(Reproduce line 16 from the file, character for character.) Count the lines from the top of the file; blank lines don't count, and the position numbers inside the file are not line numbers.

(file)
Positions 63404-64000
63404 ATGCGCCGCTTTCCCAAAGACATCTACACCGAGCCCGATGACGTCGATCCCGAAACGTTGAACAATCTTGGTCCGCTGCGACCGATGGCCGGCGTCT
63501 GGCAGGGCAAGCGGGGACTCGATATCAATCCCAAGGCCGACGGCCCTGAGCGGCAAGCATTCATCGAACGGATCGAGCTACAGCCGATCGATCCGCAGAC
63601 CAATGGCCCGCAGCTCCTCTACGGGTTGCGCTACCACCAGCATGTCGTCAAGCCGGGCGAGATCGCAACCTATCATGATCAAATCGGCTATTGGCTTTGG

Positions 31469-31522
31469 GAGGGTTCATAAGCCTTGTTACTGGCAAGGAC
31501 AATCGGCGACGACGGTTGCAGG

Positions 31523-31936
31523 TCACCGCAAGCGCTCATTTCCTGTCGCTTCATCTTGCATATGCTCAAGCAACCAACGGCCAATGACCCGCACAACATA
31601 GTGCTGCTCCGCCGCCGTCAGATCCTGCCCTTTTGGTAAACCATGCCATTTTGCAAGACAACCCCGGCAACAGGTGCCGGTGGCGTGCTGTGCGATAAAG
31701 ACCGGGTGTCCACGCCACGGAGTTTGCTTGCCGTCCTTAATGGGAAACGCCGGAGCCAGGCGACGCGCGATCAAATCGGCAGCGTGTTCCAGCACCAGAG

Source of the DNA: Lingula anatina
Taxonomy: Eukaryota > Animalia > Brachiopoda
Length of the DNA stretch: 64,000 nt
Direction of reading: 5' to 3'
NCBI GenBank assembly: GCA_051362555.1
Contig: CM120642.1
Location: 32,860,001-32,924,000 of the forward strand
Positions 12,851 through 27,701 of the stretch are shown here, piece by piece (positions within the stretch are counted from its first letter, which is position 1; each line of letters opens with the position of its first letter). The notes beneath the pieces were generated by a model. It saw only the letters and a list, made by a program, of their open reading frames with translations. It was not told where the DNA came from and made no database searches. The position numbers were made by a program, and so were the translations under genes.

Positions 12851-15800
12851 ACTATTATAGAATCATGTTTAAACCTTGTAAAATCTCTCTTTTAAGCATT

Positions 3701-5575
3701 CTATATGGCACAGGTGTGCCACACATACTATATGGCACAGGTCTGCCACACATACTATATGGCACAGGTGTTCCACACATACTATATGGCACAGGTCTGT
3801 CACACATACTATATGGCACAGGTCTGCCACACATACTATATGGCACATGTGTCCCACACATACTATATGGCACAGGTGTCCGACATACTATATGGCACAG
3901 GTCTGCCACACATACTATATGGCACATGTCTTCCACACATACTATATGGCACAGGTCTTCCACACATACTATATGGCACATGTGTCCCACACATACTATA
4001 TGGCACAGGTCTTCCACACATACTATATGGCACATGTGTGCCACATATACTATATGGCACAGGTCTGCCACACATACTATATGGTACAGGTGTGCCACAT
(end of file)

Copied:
NCBI GenBank assembly: GCA_051362555.1